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Enes Freedom wants to have a 'very uncomfortable' talk with LeBron James

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There's no love lost between Enes Freedom, the Boston Celtics player who was known as Enes Kanter until he changed his name and became a U.S. citizen on Monday, and LeBron James. But Freedom wants to have a chat with James, even though it might not be pleasant for the Los Angeles Lakers star. 

"Sure, I'd love to sit down and talk to him," Freedom said Tuesday after the Celtics' practice, via ESPN. "I'm sure it's going to be a very uncomfortable conversation for him. I don't know if he's gonna want that. I'll make that really comfortable for him.

"I don't know if he's educated enough, but I'm here to educate him and I'm here to help him, because it's not about money. It's about morals, principles and values. It's about what you stand for. There are way bigger things than money.

Freedom wants to "educate" James about human rights violations in China. He's been very vocal about that subject, recently calling James and Nike hypocrites for not speaking out on the issue. 

“Players need to do their research, and they have to educate themselves before they put their signature on the paper and sign the lifetime deals and stuff, because obviously everybody knows how I feel about some of the sponsors we have,” Freedom said via Boston.com. “Nike, to me [is] the biggest hypocrite company out there. … I feel like we need to be careful of what we are wearing, because every time you put those items on your feet or back, there’s so much blood or sweat or oppression on those items. So be careful.”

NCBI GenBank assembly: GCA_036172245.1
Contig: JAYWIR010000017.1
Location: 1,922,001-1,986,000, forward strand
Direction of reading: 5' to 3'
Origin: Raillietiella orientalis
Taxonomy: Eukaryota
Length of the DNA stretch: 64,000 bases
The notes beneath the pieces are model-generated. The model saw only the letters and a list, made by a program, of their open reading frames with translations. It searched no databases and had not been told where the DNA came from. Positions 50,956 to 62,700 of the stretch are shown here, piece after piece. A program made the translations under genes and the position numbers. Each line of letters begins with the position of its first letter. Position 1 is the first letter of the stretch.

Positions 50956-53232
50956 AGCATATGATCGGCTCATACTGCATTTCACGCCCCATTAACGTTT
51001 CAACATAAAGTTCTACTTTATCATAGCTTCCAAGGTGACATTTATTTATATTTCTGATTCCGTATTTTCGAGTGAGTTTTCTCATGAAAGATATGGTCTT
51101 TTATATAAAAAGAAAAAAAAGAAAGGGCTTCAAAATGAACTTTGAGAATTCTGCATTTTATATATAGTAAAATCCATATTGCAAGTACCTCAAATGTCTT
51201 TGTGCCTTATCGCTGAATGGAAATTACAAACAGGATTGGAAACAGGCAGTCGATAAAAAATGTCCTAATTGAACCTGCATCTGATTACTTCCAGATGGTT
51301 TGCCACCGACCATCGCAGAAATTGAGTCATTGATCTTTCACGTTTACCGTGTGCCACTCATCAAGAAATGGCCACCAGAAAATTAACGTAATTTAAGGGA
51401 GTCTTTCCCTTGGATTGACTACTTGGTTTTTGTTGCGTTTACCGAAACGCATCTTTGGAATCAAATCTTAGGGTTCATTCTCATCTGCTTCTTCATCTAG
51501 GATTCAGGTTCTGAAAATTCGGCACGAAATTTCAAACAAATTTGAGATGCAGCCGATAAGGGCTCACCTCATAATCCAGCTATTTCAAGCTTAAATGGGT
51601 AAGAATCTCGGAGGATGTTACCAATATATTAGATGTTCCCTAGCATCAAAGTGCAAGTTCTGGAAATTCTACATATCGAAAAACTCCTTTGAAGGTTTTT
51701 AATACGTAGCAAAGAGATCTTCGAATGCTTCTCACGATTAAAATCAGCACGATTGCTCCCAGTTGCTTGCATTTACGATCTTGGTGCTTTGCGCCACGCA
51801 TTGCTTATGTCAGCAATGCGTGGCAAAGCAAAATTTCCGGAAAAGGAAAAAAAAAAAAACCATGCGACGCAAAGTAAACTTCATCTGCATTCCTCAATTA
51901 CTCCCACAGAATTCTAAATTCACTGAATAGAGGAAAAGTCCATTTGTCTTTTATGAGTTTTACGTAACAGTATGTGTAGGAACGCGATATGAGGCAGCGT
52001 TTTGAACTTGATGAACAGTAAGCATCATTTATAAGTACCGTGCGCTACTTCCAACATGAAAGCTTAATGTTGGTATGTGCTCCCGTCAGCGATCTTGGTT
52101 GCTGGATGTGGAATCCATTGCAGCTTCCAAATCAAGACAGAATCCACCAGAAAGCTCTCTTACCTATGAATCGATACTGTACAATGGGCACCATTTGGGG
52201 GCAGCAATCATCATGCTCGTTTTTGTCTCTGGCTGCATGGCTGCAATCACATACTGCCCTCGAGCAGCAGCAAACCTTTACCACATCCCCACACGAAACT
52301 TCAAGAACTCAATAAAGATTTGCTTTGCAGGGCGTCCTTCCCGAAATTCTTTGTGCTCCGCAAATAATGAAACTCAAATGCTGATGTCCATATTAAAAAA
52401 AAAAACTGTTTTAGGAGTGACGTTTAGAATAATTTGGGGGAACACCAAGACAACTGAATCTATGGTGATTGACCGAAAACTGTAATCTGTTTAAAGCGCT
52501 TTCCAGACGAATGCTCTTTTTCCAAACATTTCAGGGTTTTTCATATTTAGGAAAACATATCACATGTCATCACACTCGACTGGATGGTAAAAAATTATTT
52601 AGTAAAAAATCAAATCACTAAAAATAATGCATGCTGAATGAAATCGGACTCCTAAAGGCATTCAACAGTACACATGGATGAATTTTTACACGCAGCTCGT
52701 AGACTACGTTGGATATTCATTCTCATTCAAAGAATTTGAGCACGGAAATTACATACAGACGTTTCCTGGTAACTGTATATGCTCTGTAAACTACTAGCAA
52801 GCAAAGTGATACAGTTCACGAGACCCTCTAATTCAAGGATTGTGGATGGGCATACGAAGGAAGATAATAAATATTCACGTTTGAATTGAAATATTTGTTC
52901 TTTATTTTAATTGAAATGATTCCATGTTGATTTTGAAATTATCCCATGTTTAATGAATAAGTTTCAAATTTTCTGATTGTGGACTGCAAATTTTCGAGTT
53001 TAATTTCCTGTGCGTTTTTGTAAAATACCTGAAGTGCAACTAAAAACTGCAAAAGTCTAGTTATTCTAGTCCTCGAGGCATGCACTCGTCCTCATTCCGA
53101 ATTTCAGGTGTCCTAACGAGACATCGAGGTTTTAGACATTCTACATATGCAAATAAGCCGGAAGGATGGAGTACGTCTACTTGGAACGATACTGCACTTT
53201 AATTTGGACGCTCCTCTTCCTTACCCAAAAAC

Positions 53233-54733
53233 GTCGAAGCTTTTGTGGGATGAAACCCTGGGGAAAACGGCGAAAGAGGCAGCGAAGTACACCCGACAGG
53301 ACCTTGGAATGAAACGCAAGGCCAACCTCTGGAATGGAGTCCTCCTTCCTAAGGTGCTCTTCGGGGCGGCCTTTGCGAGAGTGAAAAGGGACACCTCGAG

Freedom disputes James' story about brush-off

Freedom called out James about China in a mid-November social media post, saying that James was placing "money over morals." A few days later the Celtics and Lakers faced off in Boston, and James was asked about Freedom's comments. 

"I don't give too many people my energy," James said via Yahoo Sports' Ben Rohrbach. "He's definitely not someone I would give my energy to. He's trying to use my name to create an opportunity for himself. I definitely won't comment too much on that. ... He's always had a word or two to say in my direction, and as a man, if you've got an issue with somebody, you really come up to him. He had his opportunity tonight. I saw him in the hallway, and he walked right by me."

Freedom disputed that last part on Tuesday. In his version of the story, he said James is the one who walked past him without saying anything. 

"I was actually on the court and after I left the court, he was behind me. ... Then I stopped to take a picture with a kid, and he was the one who walked right past me," Freedom said via ESPN.

If Freedom and James want to actually have a conversation, they'll get the chance on Dec. 7 when the Celtics play the Lakers in Los Angeles.

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